There’s a wealth of knowledge of many types of apples that may be used in cider making. Cider makers from differing climatic zones throughout the U.S. produce a multitude of ciders using many types of apples and local blends. Fast forward to New England. Cultivars are found here in the northeast including Macintosh, Rome, Granny Smith, Empire, Delicious and Baldwin, just to name a few. There are many more. At a fall cider event in Massachusetts each year called Cider Days, a local apple grower displays at least 75 locally grown varieties, all of which can be used in cider making. Quoting a veteran cider maker: “The trick in making great cider is in the blend.” Combinations of sweet, bitter, tart and sharp apples are blended to produce flavors. Each cider maker has a signature blend, some quite secret.

All Six New England States Grow Cider Apples

Online info shows that the Apple Growers Association of New England lists around 70 farms that grow and sell apples. Of these 70, not all produce cider but may supply other cider mills with their fruit. Considering the many apple varieties in New England and the varied ripening seasons of each, there are many different versions of cider. Some heirloom styles are having a rebirth, and completely new styles have appeared. The fact that ciders are gluten free may have a lot do with cider’s renaissance.

Basic Styles of Cider & Perry

The Beer Judge Certification Program (BJCP) style guidelines are the definitive reference for cider descriptions for appearance, aroma, mouthfeel (body) and vital specs on each style. Pears may be substituted to make a totally different type of cider.

Common Cider or Perry are the most prevalent styles produced. They have apple (or pear) aromas and flavors and a subdued alcohol level. Sweet notes may be apparent, but without being cloying or syrupy. Some tannins, bitter notes or carbonation may be present, and if so, should be subtle. These are basically “session” ciders ranging from 5. 0%-8.0% ABV, are easy to drink and pair well with food.

With English Cider, most characteristics are austere with a subtle aroma of esters and phenolics, and signs of Brettanomyces fermentation byproducts are sometimes found, but all in moderate concentrations. Alcohol levels range from 6. 0%-9.0%. Subtle sweetness and acidity is typical, but also in moderate amounts. These are dryer and fuller bodied ciders that are also enjoyed with food.

French Ciders tend to be richer and fuller bodied than the English or American versions. Astringent apples with a higher level of tannins are commonly used for these ciders, and a livelier, almost Champagne-like carbonation level define this style. Typical alcohol levels range from 3.0-6.0%.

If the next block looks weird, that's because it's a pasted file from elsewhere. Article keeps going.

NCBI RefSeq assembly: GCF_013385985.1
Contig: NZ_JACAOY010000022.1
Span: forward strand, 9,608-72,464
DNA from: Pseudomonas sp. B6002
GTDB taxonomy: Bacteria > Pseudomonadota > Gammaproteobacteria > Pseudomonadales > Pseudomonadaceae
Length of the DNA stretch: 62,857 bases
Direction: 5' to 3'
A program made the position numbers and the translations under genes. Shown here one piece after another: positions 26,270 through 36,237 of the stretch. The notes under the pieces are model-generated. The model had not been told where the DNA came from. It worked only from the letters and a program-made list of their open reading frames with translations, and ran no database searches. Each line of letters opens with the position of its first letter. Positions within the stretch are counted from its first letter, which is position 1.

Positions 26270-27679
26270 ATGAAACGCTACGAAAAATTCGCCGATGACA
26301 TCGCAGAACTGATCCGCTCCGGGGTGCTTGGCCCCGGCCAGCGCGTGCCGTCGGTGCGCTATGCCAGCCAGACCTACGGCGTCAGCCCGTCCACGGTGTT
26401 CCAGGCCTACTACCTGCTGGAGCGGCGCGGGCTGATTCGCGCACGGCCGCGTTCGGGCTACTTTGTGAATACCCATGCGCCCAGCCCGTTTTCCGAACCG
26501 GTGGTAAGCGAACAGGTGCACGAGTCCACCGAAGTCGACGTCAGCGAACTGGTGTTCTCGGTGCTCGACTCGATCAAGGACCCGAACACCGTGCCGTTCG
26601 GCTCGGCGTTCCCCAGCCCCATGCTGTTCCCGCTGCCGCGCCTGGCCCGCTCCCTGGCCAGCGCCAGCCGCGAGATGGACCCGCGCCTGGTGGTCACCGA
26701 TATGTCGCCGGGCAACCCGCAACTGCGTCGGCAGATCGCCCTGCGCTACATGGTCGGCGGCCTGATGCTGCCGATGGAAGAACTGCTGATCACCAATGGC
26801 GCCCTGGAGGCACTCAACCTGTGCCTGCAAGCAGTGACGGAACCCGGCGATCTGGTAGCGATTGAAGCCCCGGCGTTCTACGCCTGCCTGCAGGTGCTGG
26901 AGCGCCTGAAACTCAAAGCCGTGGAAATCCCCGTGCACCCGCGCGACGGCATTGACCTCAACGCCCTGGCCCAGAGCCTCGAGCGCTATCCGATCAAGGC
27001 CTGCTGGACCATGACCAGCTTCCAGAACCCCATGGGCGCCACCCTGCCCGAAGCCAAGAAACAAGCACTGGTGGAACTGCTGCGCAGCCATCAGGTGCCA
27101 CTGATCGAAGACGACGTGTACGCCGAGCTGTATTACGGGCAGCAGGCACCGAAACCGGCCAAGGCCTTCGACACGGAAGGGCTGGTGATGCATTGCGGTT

New England Cider characteristics include a higher alcohol content (7.0%-13%) with a more robust and fuller bodied backbone. Occasionally, these ciders may be barrel aged giving caramel, vanilla and wood characteristics. Their low tannins and complex ester profile allow the presence of added spices, raisins, sugars and molasses to be evident.

Specialty Apple Ciders and Perrys are made with addition of fruits, sugars, adjuncts or spices. Though this style is currently popular, it’s important that the apple or pear characteristics show themselves, and that the added ingredients don’t overpower the base fruit flavor. Popular commercial ciders such as Angry Orchard and Woodchuck are sweeter and fruitier versions and are enjoyed by those blessed with a sweet tooth. Though sometimes not fitting a particular cider style, they are indeed a large share of the current commercial American cider market.

Positive Growth in the American and New England Cider Markets

Hard cider in the U.S. is now a $2 billion industry, and there are currently 426 cider makers in 40 states. Phenomenal annual growth has been seen in every aspect of the cider industry. According to Chicagobased market research firm IRI: “American cider sales zoomed 75.4% in the 12-month period ending November 2014.” And there is no end in sight. All six New England states have hard cider producers showing excellent growth, and there are many excellent New England hard cider makers.

Connecticut

Clyde Cider Mill in Old Mystic, Conn., has been making cider for 110 years. Fourth-generation owner Annette Minor said she only sells retail to the public from the family-owned mill. Currently, Clyde’s makes 18 ciders with four new ones coming out this autumn.

“We listen to the customer’s needs and don’t follow market trends,” Minor said.

In the past 10 years, Clyde’s has had at least 75% growth.